Update, 11:35 a.m.: Theresa May will become the U.K.’s prime minister on Wednesday, David Cameron has announced. Cameron says he will take Prime Minister’s Questions for a final time before resigning.
The current PM had initially been expected to serve through September, but his departure was hastened when May’s last remaining competitor for Conservative Party leadership dropped out of the race earlier Monday.
Cameron will formally resign his office by communicating his intentions to the U.K.’s “queen,” a sort of magical elderly figurehead character who is, remarkably, technically in charge of the entire country.
Original post, 9:23 a.m.: Conservative MP and current Home Secretary Theresa May is in line to become the U.K.’s next prime minister after her last remaining opponent, Andrea Leadsom, announced Monday that she is dropping out of the race.
Leadsom had been widely criticized over an interview with the Times of London published on Saturday in which she suggested that being a mother gave her a uniquely valuable perspective on the country’s future. (May and her husband do not have children, and she has alluded recently to having been unable to do so.) “The newspaper reported Ms. Leadsom as saying that, while Ms. May ‘possibly has nieces, nephews,’ she herself had ‘children who are going to have children’ who would be directly affected by what happened after Britain’s exit from the European Union,” the New York Times writes. (The full Times of London piece is behind a paywall.)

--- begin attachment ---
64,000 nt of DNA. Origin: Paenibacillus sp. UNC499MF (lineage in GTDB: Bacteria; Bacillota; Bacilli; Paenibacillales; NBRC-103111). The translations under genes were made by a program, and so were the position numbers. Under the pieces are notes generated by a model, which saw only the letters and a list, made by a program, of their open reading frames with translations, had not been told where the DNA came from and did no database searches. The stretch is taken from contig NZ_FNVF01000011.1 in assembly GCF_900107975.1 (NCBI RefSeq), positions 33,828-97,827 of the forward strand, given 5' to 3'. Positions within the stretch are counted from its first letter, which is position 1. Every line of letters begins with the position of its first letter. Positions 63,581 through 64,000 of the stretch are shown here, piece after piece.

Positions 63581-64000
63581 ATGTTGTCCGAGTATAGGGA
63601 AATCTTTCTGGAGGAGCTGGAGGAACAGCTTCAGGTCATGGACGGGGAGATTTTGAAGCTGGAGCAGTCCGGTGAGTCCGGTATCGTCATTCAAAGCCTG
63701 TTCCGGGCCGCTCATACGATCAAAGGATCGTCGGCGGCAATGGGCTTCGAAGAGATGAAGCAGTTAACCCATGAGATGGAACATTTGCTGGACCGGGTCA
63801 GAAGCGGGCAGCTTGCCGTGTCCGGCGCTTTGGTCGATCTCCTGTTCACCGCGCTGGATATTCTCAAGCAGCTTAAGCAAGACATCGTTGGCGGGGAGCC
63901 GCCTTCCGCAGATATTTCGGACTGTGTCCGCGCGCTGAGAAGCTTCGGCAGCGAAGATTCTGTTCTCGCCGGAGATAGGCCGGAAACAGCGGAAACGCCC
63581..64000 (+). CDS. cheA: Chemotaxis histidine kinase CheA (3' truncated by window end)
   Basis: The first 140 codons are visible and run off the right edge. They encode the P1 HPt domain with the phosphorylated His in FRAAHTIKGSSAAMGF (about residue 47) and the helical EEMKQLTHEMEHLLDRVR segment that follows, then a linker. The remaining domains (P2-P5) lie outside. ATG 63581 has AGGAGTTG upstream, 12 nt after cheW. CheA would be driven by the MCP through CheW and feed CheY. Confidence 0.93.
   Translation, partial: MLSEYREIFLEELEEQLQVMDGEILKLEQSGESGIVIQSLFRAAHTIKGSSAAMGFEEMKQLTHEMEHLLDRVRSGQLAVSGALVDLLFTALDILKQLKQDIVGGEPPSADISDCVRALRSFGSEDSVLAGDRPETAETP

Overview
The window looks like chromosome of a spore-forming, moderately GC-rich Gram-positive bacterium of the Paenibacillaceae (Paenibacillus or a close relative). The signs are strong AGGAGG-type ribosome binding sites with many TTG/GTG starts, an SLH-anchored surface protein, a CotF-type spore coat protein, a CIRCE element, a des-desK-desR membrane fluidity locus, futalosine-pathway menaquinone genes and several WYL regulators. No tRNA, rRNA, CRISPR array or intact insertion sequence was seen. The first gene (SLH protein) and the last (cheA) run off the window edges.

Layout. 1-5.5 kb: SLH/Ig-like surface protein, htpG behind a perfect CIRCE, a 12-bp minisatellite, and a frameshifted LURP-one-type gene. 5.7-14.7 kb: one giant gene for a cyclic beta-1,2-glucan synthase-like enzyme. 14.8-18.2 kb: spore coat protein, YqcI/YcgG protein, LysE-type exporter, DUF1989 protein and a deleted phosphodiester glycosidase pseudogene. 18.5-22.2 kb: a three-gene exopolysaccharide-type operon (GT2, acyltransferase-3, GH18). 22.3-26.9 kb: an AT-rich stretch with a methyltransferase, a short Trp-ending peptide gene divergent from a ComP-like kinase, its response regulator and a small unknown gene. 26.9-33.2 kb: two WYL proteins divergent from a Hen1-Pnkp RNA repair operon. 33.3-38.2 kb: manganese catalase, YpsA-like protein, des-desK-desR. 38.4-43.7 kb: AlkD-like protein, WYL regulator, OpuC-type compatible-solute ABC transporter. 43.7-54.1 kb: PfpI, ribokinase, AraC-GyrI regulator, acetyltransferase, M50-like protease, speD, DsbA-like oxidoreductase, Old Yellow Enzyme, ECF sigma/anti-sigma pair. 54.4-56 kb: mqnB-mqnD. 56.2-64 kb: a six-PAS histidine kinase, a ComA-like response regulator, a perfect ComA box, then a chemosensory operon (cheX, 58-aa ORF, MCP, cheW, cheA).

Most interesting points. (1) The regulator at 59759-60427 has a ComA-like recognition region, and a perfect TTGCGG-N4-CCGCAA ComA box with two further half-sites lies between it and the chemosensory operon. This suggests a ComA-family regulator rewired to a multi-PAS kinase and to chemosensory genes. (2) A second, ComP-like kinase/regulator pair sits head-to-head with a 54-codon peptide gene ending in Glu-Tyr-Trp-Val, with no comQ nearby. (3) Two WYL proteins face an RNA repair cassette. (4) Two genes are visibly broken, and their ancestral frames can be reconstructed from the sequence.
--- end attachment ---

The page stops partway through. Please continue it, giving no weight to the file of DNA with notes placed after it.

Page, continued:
Current Prime Minister David Cameron announced in the wake of the country’s vote to leave the European Union that he will step down from leadership of his party sometime this fall. (Cameron was a “Remain” supporter.) With the next British general election not scheduled until 2020, the next Conservative leader will therefore succeed Cameron as prime minister.